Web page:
The shophouse that sees the most activity is where the elderly townsfolk, who make up the bulk of Papan’s population, gather to play mahjong.
Soon, the landscape goes back to buildings with creepers and trees with roots that claw and extend from wall to foundation. This weed look poised to take over a rundown basketball court in the road.
The townfolk, who mainly live in wooden houses, around and behind the main street are mostly retirees and small-time businessmen past their 60s.
There are a number of farmers and migrant workers, operating and tending to smallholdings near the Papan Eco-Forest Park.
A small transient population from Pusing, Batu Gajah and Ipoh trickles into the town to visit the elderly and send their children to the primary school.
To Law, Papan is not just a place for the dead and the dying, it is a living, breathing slice of history.
He said the townfolk’s way of life and places of interest, such as the Koon Yin Temple and the forest reserve, had endured more than 100 years and this called for appreciation and attention.
Law, who is a founding member of the Perak Heritage Society, stressed that Papan had much to offer.
“Such is its significance that seven books have been written about Papan.
“The town traces its roots to the early 1800s as a centre to harvest chenggal trees that were abundant in its surrounding forests. The timber industry, however, collapsed when tin-mining rose to prominence in the late 1800s.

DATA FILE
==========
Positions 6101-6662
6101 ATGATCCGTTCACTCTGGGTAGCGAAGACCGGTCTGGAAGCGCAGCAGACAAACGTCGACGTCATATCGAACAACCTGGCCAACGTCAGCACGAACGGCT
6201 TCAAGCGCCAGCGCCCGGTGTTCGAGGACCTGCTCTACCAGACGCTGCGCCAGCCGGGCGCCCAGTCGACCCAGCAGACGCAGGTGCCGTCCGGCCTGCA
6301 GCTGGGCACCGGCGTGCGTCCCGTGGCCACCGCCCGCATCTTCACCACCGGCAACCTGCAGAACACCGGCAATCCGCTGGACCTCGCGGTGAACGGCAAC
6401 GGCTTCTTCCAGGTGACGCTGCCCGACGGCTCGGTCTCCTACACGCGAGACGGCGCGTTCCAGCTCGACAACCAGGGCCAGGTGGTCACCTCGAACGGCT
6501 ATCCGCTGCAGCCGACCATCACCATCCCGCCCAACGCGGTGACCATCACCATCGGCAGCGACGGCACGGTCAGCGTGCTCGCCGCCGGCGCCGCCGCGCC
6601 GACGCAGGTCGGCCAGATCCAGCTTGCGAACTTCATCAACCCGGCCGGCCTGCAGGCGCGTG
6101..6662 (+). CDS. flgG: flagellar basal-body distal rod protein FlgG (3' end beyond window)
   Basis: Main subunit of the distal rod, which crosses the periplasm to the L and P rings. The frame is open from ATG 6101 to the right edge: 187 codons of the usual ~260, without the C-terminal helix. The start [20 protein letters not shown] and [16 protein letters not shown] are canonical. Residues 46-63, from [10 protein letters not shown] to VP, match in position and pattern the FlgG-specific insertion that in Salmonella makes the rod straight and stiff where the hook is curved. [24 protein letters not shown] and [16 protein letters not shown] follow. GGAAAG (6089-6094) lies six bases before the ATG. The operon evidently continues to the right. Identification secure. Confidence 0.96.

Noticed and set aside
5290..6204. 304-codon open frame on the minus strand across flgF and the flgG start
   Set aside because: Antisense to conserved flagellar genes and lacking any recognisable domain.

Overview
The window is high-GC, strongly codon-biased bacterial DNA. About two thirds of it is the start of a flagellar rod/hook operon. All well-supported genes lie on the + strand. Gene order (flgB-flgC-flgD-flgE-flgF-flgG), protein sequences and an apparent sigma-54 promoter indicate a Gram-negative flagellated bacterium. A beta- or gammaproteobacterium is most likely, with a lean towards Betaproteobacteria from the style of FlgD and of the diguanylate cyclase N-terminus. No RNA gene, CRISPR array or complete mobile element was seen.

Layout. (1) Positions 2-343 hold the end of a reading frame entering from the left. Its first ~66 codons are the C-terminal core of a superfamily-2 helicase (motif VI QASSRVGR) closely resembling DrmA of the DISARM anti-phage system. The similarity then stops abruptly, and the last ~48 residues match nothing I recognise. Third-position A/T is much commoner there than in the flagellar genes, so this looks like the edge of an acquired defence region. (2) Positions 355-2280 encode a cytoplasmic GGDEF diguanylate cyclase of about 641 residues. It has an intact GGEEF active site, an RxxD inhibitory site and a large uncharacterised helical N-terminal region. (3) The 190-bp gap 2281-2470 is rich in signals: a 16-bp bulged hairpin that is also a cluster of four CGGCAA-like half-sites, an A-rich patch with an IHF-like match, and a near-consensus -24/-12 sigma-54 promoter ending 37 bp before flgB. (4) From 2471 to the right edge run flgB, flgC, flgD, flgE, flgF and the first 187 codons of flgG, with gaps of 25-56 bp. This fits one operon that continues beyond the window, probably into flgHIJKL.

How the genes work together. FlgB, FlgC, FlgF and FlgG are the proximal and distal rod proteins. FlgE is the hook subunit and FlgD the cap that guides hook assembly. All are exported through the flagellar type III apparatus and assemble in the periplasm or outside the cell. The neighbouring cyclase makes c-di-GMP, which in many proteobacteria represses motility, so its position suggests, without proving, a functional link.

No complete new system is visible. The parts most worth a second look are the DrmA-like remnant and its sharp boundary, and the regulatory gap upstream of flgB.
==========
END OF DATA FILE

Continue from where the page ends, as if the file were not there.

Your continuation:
“Then, the Mandaling of West Sumatera, led by Raja Asal, migrated to Papan. Raja Asal, who was recruited by the British to hunt down Raja Ismail in the Kinta Valley for his role in the murder of Perak Resident J.W.W. Birch, was made penghulu of the area.”
The town played host to the Papan riot of 1887 where a brothel brawl escalated into a violent clash between the competing Ghee Hin and Hai San triads.
Papan: Sybil and beyond
Law disclosed to the New Sunday Times that he was pushed to set up the memorial by darker developments gripping the Kinta Valley.
“There was renewed talk that Papan would be opened up for mining in the early 2000s. Rumour is, there is RM200 million worth of tin reserves in the unmined land under the main street.
“A tin miner had already acquired a major portion of the main street in the late 1970s, including the shops, with a plan to demolish the town and mine the land, but he did not succeed in acquiring all the houses. The tin price also crashed, putting plans on hold,” he said, adding that a squatter village was bought up under these plans and converted into a mine, triggering a major migration wave out of Papan and leaving a 90m-deep mining pool.
“There was talk that the town would be subjected to the fate the tin-miner charted for it. I was aware of this and I wanted to do something about it,” said Law, who chose to rent the shophouse with his Employees Provident Fund withdrawals to convert it into a writers’ retreat after cancelling his plan for a world tour.
A tin miner’s son himself, his interest in Papan began in the 1960s as his father’s kepala or mine supervisor had also come from Papan.
“It’s my personal battle. Even as I child, I knew tin mining was environmentally destructive and I was embarrassed to tell people that my father was a miner. Maybe, this is me paying back,” said Law, who was enlisted by campaigners on a mission to save Papan to photograph it in colour slides for the World Monuments Fund, prior to his takeover of the shophouse.
Law is, however, apprehensive about Papan’s future.
“The future is not in my hands, but the weight of history is priceless.
“You cannot say this is a broken house that is worth nothing. Buy it, demolish it and put up a new building and call it a memorial and say this is where Sybil lived.”
“We must not put monetary value on history and heritage. But unfortunately, every building has a price.
“(But) We must see that our lives are related to history. That we are alive because some people made sacrifices in the past.